I unexpectedly had part of a day free and invited a few guys over for a WWII skirmish game with the rules I’ve been developing. Several of the folks I invited were unable to attend, but Dave and Chris got passes from their respective CINC’s Domicile and came down. We probably should have spent the day taking photos for Bear Yourselves Valiantly; however, this was more fun.
The scenario involved a meeting of allied generals protected by some Home Guardsman and a Stuart light tank. The Germans have somehow learned of the meeting and dispatched a platoon of Fallschirmjaegers to kill them. The scenario began with the Home Guard deployed around the building. The Germans (led by Dave), decided to attack with all their forces from one side.
Chris quickly redeployed his Stuart and began pumping HE into two groups of Germans. Dave failed his morale check with the platoon HQ. The result was that a random figure decided to run away, being removed from the game. The random figure was the platoon leader, who fled on turn two! (Dave is known for poor morale rolls in all my games, and he did not disappoint us yesterday. At one point, three of Dave’s six teams (half squads) were pinned.
Because Dave had chosen to attack from just one side of the table, half of the Home Guard had no enemy to engage and were forced to redeploy. In this picture you can see that Chris moved one of his two machine-gun teams into the building (placed on the roof during transit for convenience — they were really on the porch) and redeployed a squad of infantry.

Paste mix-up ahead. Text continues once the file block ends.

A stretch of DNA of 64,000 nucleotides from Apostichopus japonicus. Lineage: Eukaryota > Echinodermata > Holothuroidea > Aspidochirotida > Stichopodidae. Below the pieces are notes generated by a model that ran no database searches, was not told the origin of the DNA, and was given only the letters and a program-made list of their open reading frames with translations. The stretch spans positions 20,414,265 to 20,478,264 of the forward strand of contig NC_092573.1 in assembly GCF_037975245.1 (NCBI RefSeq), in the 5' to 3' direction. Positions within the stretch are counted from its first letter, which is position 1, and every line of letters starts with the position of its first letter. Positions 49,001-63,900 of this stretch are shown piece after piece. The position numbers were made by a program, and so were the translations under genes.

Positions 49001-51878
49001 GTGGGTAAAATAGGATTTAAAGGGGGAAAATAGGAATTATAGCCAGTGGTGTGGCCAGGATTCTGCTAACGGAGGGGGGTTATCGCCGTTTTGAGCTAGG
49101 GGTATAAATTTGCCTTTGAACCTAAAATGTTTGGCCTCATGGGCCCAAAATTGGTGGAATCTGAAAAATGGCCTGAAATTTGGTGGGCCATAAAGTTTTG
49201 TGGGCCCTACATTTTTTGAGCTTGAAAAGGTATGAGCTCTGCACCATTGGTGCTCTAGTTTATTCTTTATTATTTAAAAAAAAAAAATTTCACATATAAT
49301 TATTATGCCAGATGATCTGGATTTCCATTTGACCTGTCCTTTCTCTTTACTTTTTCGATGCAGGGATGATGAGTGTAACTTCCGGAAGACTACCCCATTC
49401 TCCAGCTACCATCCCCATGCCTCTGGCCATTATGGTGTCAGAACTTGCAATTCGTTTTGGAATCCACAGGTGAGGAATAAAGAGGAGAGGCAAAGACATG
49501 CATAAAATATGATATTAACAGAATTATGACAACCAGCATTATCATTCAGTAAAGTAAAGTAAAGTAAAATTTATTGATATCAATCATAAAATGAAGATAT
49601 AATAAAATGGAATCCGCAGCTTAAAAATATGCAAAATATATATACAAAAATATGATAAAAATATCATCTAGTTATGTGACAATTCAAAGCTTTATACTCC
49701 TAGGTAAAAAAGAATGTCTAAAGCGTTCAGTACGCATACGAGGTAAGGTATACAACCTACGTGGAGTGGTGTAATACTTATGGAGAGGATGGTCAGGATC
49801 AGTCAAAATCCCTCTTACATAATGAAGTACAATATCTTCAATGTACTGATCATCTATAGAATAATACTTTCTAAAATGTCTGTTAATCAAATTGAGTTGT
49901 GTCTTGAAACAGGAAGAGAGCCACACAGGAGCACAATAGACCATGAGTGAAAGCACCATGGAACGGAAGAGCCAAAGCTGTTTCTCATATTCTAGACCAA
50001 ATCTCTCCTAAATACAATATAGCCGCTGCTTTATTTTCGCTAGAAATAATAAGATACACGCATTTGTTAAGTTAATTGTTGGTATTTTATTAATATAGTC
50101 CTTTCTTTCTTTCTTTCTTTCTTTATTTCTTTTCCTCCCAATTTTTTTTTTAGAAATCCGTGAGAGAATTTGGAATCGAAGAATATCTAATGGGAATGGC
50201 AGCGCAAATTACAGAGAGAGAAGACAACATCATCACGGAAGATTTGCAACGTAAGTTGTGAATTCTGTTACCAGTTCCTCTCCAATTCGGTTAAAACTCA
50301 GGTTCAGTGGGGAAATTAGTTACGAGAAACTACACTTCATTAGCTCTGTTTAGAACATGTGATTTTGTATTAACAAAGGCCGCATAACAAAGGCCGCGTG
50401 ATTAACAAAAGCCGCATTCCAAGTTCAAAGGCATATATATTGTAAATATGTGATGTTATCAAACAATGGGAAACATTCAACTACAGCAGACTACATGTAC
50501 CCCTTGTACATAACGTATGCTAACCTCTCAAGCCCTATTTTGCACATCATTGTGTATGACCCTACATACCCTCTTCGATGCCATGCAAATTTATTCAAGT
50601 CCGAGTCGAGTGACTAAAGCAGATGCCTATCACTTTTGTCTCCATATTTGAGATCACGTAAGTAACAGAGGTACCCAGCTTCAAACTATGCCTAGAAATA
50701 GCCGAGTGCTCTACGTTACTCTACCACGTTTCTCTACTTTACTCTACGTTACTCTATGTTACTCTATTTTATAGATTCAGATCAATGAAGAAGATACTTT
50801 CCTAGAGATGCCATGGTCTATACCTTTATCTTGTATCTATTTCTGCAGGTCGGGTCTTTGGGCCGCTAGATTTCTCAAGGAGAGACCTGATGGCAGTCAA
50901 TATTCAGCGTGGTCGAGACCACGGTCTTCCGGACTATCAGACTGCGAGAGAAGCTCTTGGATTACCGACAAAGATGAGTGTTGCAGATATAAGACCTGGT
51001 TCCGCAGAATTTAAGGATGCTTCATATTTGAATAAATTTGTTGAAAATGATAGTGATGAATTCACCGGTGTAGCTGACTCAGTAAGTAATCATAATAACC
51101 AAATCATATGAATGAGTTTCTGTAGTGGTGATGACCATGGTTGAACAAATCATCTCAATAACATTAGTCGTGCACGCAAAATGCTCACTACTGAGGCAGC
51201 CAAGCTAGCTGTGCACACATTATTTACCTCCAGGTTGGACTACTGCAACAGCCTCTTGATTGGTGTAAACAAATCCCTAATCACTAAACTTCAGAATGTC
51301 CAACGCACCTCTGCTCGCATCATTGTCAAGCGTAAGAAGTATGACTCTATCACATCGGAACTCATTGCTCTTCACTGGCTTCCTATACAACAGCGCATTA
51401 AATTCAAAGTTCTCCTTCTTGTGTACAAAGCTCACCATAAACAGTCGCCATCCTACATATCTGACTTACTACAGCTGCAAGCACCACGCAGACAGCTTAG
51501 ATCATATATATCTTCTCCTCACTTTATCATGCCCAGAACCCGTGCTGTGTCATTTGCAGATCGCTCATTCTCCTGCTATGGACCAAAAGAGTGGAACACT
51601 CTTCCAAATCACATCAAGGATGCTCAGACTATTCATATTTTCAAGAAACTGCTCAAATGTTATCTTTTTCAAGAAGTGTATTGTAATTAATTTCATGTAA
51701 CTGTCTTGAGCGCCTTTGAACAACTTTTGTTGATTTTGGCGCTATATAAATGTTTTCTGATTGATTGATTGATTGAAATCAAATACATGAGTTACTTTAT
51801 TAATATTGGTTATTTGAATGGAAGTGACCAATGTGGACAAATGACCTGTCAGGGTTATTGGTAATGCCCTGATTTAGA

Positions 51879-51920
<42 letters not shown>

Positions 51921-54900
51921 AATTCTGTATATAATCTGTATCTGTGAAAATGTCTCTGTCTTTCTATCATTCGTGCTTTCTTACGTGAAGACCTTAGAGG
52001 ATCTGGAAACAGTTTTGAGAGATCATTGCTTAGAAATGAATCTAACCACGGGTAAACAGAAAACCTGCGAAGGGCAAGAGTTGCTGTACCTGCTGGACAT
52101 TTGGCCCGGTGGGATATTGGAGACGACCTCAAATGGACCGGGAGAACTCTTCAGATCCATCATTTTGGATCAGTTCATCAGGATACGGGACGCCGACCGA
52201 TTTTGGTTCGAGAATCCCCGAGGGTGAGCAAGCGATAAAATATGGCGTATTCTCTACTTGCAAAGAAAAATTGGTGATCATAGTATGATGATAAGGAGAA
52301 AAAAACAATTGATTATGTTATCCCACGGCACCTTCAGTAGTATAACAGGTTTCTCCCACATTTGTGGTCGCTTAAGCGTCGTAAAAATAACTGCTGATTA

In the early part of the game, this was the main engagement area. Chris’ single squad of Home Guardsman was faced by two squads of Germans. HE from the Stuart slowed the Germans down a bit and ran off half of a squad, but Dave kept advancing.
One of the new rules I wanted to test was HE. In this picture you can see a “medium” HE template. In many skirmish games, when it’s time to resolve HE effects, everyone else can go have a snack and do their taxes. I wanted something simpler and faster.
On some of the cards there are some explosion markers (see above). There are more cards with the “larger” makers, fewer with “medium” markers, and even fewer with “small” markers. Once the location of the burst is determined, one card is drawn for each figure in the burst template. If the figure is in a small burst radius and the “small” burst marker is shown on the card, the figure is hit. The player then draws the next card for the effect of the hit. Neither side threw any grenades, but I got to test this out with the HE from the Stuart, and it worked well.